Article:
Therefore, a need exists to develop a system that allows clinicians to prescribe rehabilitation protocols, that motivates and instructs patients in how to follow the protocols, that tracks the patients' progress through the protocols, and that accurately reports the data back to the clinicians.

One system attempting to meet the foregoing need is disclosed in U.S. Pat. No. 5,823,975, issued to Stark et al. (the “Stark reference”). The Stark reference discloses a monitoring system for an orthopedic brace. The Stark system includes a monitoring device, clinician software, and a brace having a hinge with an incrementally adjustable lock. The brace includes an angle sensor for detecting an angle between components of the hinge. The brace also includes a load sensor for detecting a load on the brace. The angle sensor and the load sensor communicate with the monitoring device such that the monitoring device records data from the brace. The monitoring device also communicates with the clinician software such that the recorded data is uploaded to the clinician software and protocol parameters are downloaded to the monitoring device.

Using the Stark system, a clinician downloads preferably his or her recommended exercise parameters into the monitoring device. The patient views instructions relating to recommended exercises, performs the recommended exercises, and the monitoring device records data from the sensors relating to the performance. Later, the recorded data is uploaded to the clinician software for analysis by the clinician.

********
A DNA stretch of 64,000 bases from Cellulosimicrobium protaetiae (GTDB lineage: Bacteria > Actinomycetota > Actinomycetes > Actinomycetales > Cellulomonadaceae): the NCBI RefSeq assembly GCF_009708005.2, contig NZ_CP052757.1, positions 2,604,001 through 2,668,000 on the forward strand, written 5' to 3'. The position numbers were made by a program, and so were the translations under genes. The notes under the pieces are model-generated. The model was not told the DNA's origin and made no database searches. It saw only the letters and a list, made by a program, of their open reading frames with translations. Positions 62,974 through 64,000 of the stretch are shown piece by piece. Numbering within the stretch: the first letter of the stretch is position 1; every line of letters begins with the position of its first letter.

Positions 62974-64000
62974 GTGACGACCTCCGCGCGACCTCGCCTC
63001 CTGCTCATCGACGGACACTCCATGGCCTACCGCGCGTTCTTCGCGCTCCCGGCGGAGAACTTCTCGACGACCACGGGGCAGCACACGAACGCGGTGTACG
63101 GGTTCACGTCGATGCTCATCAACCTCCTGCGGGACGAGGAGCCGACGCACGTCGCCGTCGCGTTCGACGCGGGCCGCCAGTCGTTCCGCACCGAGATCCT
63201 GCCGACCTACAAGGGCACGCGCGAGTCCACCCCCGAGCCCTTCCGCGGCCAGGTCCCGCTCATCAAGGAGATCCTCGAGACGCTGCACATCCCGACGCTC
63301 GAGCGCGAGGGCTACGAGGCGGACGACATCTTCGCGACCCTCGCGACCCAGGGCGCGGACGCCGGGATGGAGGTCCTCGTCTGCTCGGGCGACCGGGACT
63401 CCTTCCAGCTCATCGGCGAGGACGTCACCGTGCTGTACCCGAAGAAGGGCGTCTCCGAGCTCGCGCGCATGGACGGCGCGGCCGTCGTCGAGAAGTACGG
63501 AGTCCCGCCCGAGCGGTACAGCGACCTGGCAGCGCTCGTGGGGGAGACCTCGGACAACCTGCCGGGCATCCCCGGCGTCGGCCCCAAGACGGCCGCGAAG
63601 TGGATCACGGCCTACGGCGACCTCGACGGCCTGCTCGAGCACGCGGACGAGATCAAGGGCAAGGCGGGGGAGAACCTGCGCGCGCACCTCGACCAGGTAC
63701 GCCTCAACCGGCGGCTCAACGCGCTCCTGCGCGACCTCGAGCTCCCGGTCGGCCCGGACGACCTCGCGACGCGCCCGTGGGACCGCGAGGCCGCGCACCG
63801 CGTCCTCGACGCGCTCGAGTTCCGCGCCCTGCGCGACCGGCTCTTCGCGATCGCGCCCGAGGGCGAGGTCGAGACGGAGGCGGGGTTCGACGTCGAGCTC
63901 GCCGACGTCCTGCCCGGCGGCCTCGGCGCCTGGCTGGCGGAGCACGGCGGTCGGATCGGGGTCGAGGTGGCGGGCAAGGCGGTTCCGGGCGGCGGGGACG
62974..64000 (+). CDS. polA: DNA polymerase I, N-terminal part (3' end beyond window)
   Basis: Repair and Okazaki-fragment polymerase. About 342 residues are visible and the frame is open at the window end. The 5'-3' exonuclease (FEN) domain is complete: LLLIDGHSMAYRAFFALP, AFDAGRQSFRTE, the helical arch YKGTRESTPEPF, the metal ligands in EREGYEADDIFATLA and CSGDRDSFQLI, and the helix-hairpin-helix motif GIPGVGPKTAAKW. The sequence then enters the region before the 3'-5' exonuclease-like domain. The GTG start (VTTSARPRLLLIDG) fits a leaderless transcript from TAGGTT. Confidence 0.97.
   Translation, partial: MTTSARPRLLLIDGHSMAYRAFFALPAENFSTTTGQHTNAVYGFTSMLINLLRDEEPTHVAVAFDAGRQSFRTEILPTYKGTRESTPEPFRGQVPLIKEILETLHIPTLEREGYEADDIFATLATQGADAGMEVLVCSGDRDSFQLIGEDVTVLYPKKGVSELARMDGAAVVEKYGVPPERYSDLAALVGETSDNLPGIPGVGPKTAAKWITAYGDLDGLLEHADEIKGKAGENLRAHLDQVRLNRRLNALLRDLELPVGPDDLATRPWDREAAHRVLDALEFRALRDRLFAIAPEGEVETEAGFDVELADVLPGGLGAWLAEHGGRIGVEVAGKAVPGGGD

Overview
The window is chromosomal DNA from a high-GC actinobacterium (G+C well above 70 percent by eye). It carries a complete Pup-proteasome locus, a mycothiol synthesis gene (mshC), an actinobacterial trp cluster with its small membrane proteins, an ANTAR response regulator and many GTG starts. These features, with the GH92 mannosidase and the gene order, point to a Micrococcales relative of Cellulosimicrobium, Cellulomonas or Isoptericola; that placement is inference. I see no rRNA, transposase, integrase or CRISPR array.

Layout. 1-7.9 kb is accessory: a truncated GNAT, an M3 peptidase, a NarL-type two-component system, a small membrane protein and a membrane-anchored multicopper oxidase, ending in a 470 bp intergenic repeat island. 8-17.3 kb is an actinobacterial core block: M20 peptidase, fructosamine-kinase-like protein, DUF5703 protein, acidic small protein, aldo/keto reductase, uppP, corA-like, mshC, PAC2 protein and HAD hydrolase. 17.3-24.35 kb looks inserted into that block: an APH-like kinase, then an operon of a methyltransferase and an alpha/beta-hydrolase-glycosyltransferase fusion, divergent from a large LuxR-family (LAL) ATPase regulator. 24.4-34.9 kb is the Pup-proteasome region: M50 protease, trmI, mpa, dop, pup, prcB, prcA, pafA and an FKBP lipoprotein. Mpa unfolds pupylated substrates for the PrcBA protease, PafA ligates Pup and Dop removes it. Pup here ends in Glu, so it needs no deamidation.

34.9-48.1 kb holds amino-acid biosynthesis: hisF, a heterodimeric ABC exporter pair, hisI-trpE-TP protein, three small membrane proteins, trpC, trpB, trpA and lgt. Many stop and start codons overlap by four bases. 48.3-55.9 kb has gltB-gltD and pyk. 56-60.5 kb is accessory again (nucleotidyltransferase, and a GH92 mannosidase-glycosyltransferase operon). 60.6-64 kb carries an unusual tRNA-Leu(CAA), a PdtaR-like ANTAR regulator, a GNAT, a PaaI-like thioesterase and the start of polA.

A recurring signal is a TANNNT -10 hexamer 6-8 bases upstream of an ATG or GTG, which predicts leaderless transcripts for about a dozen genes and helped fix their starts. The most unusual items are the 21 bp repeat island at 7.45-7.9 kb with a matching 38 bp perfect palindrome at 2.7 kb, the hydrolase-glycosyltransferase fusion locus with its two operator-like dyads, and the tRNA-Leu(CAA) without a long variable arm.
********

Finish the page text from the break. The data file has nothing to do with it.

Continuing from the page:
Thus, the Stark system provides the brace, the monitoring device, and the clinician software, which enable clinicians to prescribe and receive data regarding patient rehabilitation protocols. However, the Stark system suffers from a variety of drawbacks causing the components individually, and the Stark system as a whole, to be inefficient and cumbersome.

For example, the Stark system fails to incorporate visual indicia on the brace representing differing configurations of the brace. Rather, the Stark system relies entirely on the monitoring device to provide feedback to the patient as to the recommended lock angle for the brace. For example, when the patient is to lock the brace at a twenty-degree angle, the patient moves the brace until the monitoring device confirms the brace is configured to twenty-degrees. The patient then locks the brace at that configuration. Such reliance on the monitoring device is problematic for several reasons. On one hand, the angle sensor on the brace may be miscalibrated, thereby causing the patient following the monitoring device to exceed the prescribed range of motion. In addition, the patient must redirect the focus of their attention from the monitoring device to the brace in order to lock the brace at the correct angle. Such action again may cause the patient to set the brace at angles differing from those prescribed.